Lilac

This Week’s Featured Flower is the lilac. If you’ve never smelled a lilac, drop everything and make this your top priority. Not only do these flowering trees smell amazing, but their conical blooms are the dreamiest. They are typically either white, lavender, or magenta. They tend to grow best in colder climates like ours in Chicago (#blessed). Here, they bloom in May.

Lilacs originally come from Persia and were introduced to the English through the ottoman empire. According to A General History of Dichlamydeous Plants, by George Don (published 1838), the lilac gets its name from lilag, the Persian word for flower. The Language of Flowers cites the purple lilac as meaning “first emotions of love” and the white as meaning “youthful innocence.”

Lilacs also have an interesting connection to classical myth. One day, the nymph Syrinx was being chased by the god Pan. Approaching a river, Syrinx asked for assistance from river nymphs, who changed her into a bunch of reeds. Pan then used these reeds to create the pan-pipe, or syrinx. Here is Ovid’s account from the Metamorphoses, Book 1:

“Then Hermes thus: A nymph of late there was

Whose heav’nly form her fellows did surpass.

The pride and joy of fair Arcadia’s plains,

Belov’d by deities, ador’d by swains:

Syrinx her name, by Sylvans oft pursu’d,

As oft she did the lustful Gods delude:

The rural, and the woodland Pow’rs disdain’d;

With Cynthia hunted, and her rites maintain’d:

Like Phoebe clad, even Phoebe’s self she seems,

So tall, so streight, such well-proportion’d limbs:

The nicest eye did no distinction know,

But that the goddess bore a golden bow:

Distinguish’d thus, the sight she cheated too.

Descending from Lycaeus, Pan admires

The matchless nymph, and burns with new desires.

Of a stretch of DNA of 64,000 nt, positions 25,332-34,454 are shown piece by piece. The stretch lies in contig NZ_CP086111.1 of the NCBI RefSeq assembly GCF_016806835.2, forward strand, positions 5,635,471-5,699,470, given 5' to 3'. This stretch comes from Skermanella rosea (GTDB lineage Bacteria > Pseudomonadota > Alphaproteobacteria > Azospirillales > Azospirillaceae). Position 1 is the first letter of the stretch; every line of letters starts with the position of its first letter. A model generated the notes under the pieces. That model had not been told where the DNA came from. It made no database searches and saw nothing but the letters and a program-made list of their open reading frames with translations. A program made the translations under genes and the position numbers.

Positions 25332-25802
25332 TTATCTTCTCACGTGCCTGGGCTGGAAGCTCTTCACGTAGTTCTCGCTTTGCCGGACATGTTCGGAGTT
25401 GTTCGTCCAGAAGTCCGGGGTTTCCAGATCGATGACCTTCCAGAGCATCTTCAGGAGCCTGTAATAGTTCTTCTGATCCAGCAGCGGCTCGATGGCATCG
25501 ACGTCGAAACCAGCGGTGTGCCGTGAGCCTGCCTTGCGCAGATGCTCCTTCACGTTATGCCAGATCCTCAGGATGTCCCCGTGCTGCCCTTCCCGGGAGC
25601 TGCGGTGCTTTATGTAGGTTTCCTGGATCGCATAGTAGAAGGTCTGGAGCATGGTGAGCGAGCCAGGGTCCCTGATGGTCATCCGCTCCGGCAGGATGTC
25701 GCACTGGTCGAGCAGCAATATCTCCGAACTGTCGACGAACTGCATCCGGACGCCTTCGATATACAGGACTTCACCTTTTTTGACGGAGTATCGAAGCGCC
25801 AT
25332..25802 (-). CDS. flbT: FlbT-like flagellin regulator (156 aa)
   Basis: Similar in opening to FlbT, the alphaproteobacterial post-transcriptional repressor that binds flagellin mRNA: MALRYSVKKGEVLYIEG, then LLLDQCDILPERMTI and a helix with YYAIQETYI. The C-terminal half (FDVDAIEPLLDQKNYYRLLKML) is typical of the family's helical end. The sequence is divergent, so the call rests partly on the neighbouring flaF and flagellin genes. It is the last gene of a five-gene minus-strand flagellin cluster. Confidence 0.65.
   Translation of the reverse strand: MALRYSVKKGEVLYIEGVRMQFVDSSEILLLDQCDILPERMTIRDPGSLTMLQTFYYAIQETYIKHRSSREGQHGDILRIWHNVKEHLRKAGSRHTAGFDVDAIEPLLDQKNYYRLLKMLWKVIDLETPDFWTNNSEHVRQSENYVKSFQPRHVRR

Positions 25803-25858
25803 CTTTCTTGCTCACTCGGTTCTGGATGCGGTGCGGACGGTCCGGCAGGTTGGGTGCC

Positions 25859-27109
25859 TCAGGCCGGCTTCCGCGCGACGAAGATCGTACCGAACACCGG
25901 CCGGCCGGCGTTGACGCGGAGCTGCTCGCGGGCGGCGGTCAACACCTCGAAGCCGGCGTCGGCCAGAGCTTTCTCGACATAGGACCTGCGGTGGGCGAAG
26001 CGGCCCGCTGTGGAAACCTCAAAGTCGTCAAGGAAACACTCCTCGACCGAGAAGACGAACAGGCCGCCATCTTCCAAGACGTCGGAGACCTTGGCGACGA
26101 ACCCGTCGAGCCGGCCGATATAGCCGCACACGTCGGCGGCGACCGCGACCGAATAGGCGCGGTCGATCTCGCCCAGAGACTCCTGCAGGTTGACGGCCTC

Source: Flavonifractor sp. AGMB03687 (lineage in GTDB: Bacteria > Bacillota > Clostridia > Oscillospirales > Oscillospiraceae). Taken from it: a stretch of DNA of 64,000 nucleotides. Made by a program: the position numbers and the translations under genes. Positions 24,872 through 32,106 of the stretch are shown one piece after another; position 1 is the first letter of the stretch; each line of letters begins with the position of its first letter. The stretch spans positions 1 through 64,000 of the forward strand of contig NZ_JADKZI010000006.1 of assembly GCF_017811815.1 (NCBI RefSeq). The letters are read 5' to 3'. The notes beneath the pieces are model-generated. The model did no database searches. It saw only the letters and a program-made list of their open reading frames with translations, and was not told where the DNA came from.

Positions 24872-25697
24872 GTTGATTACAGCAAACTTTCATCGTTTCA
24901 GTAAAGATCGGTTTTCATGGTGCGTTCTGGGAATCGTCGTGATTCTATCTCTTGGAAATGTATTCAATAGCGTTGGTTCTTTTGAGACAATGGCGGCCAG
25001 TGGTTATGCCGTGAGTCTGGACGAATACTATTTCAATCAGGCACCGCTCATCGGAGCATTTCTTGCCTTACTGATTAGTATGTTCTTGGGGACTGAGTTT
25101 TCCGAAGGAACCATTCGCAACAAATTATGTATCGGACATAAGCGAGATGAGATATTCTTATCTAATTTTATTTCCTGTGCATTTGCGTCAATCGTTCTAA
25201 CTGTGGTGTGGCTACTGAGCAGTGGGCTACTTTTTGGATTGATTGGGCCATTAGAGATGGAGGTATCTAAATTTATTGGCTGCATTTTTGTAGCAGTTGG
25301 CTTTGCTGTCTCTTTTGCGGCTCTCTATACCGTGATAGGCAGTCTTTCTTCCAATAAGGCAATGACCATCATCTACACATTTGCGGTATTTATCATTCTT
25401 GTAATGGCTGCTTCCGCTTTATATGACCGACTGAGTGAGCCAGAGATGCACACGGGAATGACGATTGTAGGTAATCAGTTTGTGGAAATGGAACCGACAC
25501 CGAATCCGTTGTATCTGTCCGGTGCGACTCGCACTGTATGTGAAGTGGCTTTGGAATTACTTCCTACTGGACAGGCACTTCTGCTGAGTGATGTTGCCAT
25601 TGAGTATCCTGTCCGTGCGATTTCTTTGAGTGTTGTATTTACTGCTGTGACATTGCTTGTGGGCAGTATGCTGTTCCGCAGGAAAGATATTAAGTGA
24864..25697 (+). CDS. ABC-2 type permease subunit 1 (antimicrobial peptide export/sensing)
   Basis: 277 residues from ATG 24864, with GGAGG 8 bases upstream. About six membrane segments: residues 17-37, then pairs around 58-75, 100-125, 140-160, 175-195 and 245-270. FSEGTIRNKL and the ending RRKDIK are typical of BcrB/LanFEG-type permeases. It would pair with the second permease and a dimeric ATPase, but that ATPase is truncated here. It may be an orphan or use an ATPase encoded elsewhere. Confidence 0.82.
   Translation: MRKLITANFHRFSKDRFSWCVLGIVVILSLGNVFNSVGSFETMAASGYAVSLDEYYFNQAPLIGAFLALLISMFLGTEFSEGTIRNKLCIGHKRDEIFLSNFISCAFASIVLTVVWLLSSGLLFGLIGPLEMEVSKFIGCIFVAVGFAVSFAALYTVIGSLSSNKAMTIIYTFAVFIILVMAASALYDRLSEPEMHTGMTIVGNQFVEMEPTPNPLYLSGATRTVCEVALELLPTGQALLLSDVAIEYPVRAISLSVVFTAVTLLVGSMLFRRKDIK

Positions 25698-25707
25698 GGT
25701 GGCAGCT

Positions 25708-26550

A crown of pine upon his head he wore;

And thus began her pity to implore.

But e’er he thus began, she took her flight

So swift, she was already out of sight.

Nor stay’d to hear the courtship of the God;

But bent her course to Ladon’s gentle flood:

There by the river stopt, and tir’d before;

Relief from water nymphs her pray’rs implore.



Now while the lustful God, with speedy pace,

Just thought to strain her in a strict embrace,

He fill’d his arms with reeds, new rising on the place.

And while he sighs, his ill success to find,

The tender canes were shaken by the wind;

And breath’d a mournful air, unheard before;

That much surprizing Pan, yet pleas’d him more.

Admiring this new musick, Thou, he said,

Who canst not be the partner of my bed,

At least shall be the confort of my mind:

And often, often to my lips be joyn’d.

He form’d the reeds, proportion’d as they are,

Unequal in their length, and wax’d with care,

They still retain the name of his ungrateful fair.”

 

The genus name of the lilac is syringa, from the Greek word syrinx (sound familiar?). Syrinx is defined by etymonline.com as “tube, hold, channel, shepherd’s pipe," assigned no doubt due to the soft, spongy pith inside the woody stalk. It is thought that perhaps the stems of lilacs might have been hollowed out to make pipes or flutes similar to the panpipe.

So now that you’re all jazzed about lilacs, you may need to curb your enthusiasm. These are very rare to find in a typical florists shops because they don’t ship well. But since our flowers are grown not flown here at Persephone, we can offer them to you in the month of May.

xx,

Persephone